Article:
- Parakeet Pointe lets visitors see, feed, and even touch a flock of colorful, friendly birds in a free-flight exhibit.
Located in historic Uptown New Orleans’ Audubon Park, Audubon Zoo is consistently one of the country’s top-ranked zoos, voted as one of the top ten zoos in the country in the USA Today “10Best” reader poll and ranked as one of the top things to do in New Orleans by Trip Advisor. The Zoo offers more than 50 acres of family fun, including innovative natural habitat exhibits and a wide variety of more than 1,700 animals representing more than 350 species, many of which are endangered, such as Sumatran orangutans, or rare, such as the white alligator. Highlights of the Zoo include:
- More than 50 acres of pathways and boardwalks in a beautifully landscaped gardenlike setting
- More than 30,000 Member households
- Visited by one million locals and tourists each year
- Located on the site of a former 18th century sugar plantation and the 1884 World's Industrial and Cotton Centennial Exposition
- The Louisiana Swamp Exhibit is the world’s only urban swamp, showcasing animals from South Louisiana such as black bears, bobcats, foxes, and the rare white alligator
- Features Watoto Walk and Farm, where visitors can interact with domestic species such as sheep and goats while learning about African agricultural customs
- Attractions such as the famous Monkey Hill, multiple playgrounds, and the Cool Zoo splash park featuring the Gator Run lazy river
- Various up-close animal presentations, including ape chats and otter, alligator, and giraffe feedings
- Jaguar Jungle, which transports to Central America, complete with an archeological dig, spider monkeys, ocelots, a jaguar, and the “Criaturas de la Noche” Bat House
- World of Primates, featuring gorillas, mandrills, siamangs, golden lion tamarins, and many more
- Asian species such as orangutans, babirusas, a Malayan tiger, Asian elephants, a Malayan sun bear, and barasingha deer.
- False gharials, king cobras, rattlesnakes, and a Komodo dragon in the Reptile Encounter
- Special education programs such as Safari After Dark sessions, Sensory Sundays, and seasonal Zoo Explorers camp
- The Swamp Train, which takes visitors throughout the Zoo with stops at major areas
- Hosts numerous festivals and special events throughout the year, such as Soul Fest, Get Yah Praise On, Asian Pacific American Society Festival, the Mother’s Day Celebration, Boo At The Zoo, and Audubon Zoo Lights presented by Children’s Hospital all featuring food, music, and family activities.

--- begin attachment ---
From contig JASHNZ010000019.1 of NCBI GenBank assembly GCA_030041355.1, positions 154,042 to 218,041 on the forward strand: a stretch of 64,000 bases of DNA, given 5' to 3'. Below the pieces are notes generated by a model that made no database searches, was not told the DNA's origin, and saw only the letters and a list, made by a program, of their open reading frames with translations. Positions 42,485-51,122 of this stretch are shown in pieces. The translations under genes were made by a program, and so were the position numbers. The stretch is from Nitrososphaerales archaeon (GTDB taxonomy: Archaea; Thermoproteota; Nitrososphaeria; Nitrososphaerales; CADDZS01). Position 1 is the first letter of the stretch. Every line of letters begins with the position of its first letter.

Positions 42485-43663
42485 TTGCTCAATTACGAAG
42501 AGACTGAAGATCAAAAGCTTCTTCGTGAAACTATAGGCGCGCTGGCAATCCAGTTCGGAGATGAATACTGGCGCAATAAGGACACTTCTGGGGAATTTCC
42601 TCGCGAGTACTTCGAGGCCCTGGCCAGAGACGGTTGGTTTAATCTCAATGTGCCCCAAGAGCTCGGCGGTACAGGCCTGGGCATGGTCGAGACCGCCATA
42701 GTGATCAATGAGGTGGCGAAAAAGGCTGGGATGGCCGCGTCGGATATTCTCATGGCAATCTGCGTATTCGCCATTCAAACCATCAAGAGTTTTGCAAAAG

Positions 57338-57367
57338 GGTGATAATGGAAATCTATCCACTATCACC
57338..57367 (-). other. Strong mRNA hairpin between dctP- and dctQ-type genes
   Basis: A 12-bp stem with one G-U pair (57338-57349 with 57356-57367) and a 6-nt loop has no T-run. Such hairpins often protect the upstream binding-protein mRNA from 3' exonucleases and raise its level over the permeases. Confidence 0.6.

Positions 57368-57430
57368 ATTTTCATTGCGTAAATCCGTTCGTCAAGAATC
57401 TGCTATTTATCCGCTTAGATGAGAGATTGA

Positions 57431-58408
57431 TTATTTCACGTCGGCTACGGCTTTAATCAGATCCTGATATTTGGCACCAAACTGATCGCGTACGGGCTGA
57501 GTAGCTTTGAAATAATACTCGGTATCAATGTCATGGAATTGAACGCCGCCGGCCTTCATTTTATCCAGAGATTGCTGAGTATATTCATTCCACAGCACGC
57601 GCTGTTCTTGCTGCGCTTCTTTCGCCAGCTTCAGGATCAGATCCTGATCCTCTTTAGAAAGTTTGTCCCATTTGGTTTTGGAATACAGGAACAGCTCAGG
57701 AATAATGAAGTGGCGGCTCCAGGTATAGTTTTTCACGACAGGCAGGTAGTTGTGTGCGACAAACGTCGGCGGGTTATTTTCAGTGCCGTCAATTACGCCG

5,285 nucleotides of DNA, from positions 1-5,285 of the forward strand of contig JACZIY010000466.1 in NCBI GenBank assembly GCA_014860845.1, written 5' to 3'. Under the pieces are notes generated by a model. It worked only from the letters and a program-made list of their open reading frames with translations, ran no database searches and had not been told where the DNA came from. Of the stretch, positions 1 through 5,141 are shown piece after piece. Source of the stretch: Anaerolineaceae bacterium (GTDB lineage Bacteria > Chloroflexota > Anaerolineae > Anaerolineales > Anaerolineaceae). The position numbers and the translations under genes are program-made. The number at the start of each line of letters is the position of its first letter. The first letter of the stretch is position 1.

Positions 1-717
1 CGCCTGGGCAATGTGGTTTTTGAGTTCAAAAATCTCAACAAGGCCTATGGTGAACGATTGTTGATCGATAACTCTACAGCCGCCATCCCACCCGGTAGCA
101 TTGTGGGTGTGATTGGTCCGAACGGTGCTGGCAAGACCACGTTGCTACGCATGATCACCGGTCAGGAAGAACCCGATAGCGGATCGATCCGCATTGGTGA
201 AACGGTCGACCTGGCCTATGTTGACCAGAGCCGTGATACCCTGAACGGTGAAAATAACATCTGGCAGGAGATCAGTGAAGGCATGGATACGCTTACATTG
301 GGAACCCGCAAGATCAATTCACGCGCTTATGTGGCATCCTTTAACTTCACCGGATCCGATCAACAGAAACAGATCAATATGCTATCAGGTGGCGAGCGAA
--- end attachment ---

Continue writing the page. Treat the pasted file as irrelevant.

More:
Audubon Butterfly Garden and Insectarium
Audubon Butterfly Garden and Insectarium, located in the U.S. Custom House on Canal Street, encourages you to use all five senses as you explore North America’s largest standalone museum devoted to insects and their relatives. You’ll discover why insects are the building blocks of all life on our planet and along the way, you’ll be shrunk to bug size; explore a mysterious Louisiana swamp; join the active audience of an awards show for bugs featuring celebrity voices; and be captivated by thousands of butterflies in an Asian-inspired garden. Butterfly Garden and Insectarium galleries include:
- Bug Appétit, an adventure in eating where you can watch Audubon’s chefs incorporate bugs into their dishes and sample their delectable creations.
- The Metamorphosis Gallery, which illustrates the incredible life cycle of insects through a working husbandry lab that shows how insects reproduce and grow and shows guests the miracle of butterflies emerging from chrysalises.
- The “Awards Night” movie in the Terminix Immersion Theater, a rollicking, 4-D high-definition film about superstar bugs and their outstanding achievements featuring the celebrity voices of Joan Rivers and Brad Garrett.
- The Zemurray Foundation Louisiana Swamp Gallery, which recreates a wetlands habitat with a life-sized cypress tree, aquatic insects, alligators, and other creatures as well as special sound and lighting effects that simulate dawn to dusk.
- The Richard C. Colton, Jr. Underground Gallery, where visitors shrink to the size of an insect with gigantic animatronic bugs, oversized exhibits, and surprises around every turn.
- The Field Camp, where visitors meet live insects and find out what it takes to be an entomologist in a tropical jungle.
- The Goldring Family Foundation and The Woldenberg Foundation Hall of Fame Gallery illustrates the incredible life cycle of insects in one of the most historic rooms in the U.S. Custom House.
Entergy Giant Screen Theater
Entergy Giant Screen Theater, located next door to Audubon Aquarium of the Americas, is one of only a handful of theaters in the world with its spectacular five-and-a-half story high-definition flat screen. Audience members in the 354-seat theater are immersed in images of unsurpassed size, clarity, and impact on a screen that’s three times the size of a normal movie screen. Sounds are enhanced by a specially designed six-channel, multi-speaker sound system. The Theater shows nature and science documentaries as well as select feature films.